Dog in the Snow

Sunrise/sunset: 08:23/ 15:42. Daylength: 7hr 18min

I started the week in Bardufoss. John was here last weekend and I took him back on Monday night and stayed over until Wednesday. The temperature is much lower inland and it was -24°C when I parked the car.

You really find out how good your vehicle is in those conditions. After a few short journeys, my lovely BMW started to tell me that its battery was not very happy (it’s a very chatty car and likes to forewarn me before things get out of hand – though sometimes I wish it wasn’t quite so fussy about seatbelts when I want to shuffle the car on the driveway). A quick check on the internet told me there was probably no real problem, but for the last twenty four hours of my stay, I was worried that I might not make it back without complications. When I returned home (where it was a balmy -4°C) the warning light was still on, so I decided to get it checked out. It was snowing hard and the weather forecast was warning me that it wasn’t going to stop any time soon. The garage Hilde recommended was busy, but they kindly arranged for me to go to the petrol station next door. After a quick trip home to remove the dog cage from the boot (because that’s where the battery is apparently) the mechanic very kindly checked that the battery was indeed fully functional and then waved me on my way without charging anything. He’s definitely gained a new client!

When I’m not in the abattoir, I’m still working from home and for now, I’m concentrating hard on trying to qualify as the Norwegian equivalent of an Official Veterinary Surgeon. This will allow me to work in the abattoir without another (already qualified) vet. The course really does cover a lot of material, mostly to do with welfare, but some of it is very technical. On Friday I found myself learning about stunning chickens with electricity, which actually isn’t a method used here in Norway. Nonetheless, I found myself back at school learning all about Ohm’s Law, current, resistance and voltage, only this time it was all in Norwegian. Life here does sometimes throw up unexpected challenges!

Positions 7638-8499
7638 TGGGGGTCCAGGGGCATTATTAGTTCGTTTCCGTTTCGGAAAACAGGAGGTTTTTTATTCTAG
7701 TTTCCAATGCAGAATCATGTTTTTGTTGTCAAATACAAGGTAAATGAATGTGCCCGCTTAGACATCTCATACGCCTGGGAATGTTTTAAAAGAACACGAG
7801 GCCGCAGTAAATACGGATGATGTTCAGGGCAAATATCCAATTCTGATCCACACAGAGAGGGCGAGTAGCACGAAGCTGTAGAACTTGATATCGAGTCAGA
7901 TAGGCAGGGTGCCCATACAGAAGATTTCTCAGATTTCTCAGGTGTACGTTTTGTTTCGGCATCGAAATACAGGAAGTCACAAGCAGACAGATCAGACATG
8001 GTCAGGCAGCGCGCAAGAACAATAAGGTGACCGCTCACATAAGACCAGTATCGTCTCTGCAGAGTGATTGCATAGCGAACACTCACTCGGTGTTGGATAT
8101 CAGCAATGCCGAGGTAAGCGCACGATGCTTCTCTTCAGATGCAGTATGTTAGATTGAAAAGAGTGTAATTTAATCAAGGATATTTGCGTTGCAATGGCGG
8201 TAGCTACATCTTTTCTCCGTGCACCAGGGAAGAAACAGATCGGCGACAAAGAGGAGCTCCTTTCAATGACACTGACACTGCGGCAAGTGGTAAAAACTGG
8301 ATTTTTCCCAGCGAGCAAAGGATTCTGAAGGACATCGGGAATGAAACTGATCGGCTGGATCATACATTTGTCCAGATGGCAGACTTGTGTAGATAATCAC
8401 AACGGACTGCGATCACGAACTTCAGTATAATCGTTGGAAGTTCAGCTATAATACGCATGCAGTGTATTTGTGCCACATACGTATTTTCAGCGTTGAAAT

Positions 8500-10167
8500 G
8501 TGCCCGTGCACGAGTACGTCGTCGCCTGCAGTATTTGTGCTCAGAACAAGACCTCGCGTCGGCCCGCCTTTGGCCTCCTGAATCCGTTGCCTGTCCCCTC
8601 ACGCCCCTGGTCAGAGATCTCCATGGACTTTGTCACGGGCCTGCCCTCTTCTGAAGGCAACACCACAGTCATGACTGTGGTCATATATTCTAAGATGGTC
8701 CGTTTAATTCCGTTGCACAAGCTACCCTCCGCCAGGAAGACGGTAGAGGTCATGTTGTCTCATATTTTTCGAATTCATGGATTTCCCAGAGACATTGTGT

I was, as you can imagine, quite relieved to arrive home safely on Wednesday and I decided that having got there, going back out again should be kept to a minimum. Here’s a summary of the weather forecast from Thursday lunchtime.

By Thursday morning, it looked like this.

It soon clouded over again though. Wave after wave of snow has passed. They come in from the North, slipping in over Gisundet, the sound between the mainland and Senja.

There has been quite some digging of the driveway to be done, though happily my landlord keeps popping over with his snow blower to remove some of it. It’s getting harder to dig out though as the snow at the sides gets higher.

Though of course my driveway has nothing on the public car parks down in the town itself. For reference, the zebra-crossing sign is a good deal taller than me.

But one of the best things about the snow is watching Triar playing. He loves going outside and flolloping through the deep snow, burying his face and emerging cheerfully covered. He will happily play outside for ages and doesn’t seem to feel the cold.

And of course, after all that play, it’s time for Triar to go to bed. Sleep well Triar!

8 thoughts on “Dog in the Snow

  1. I love Triar in the snow! Watching your dog enjoy the snow makes us enjoy it more ourselves — I’d watch my huskey play just as you describe Triar, and delight in her joy (even as my fingertips turned numb). Do they use battery blankets on cars where you are? I was introduced to this when I moved from Toronto to Calgary, at first laughed & then was grateful: every car had its battery tenderly wrapped in the electric blanket, with the cord drooling through the front hood somehow so you could plug in the car in parking lots and keep the battery warm & happy…

    1. I haven’t seen heated blankets. The battery is also in the boot (do you use “trunk” in Canada?) so I’m not sure if I could run a wire in without leaving it open. But thanks for the info. Always on the lookout for things that make life easier. Listening to people who’ve been there is very helpful.

Leave a Reply

Fill in your details below or click an icon to log in:

WordPress.com Logo

You are commenting using your WordPress.com account. Log Out /  Change )

Google photo

You are commenting using your Google account. Log Out /  Change )

Twitter picture

You are commenting using your Twitter account. Log Out /  Change )

Facebook photo

You are commenting using your Facebook account. Log Out /  Change )

Connecting to %s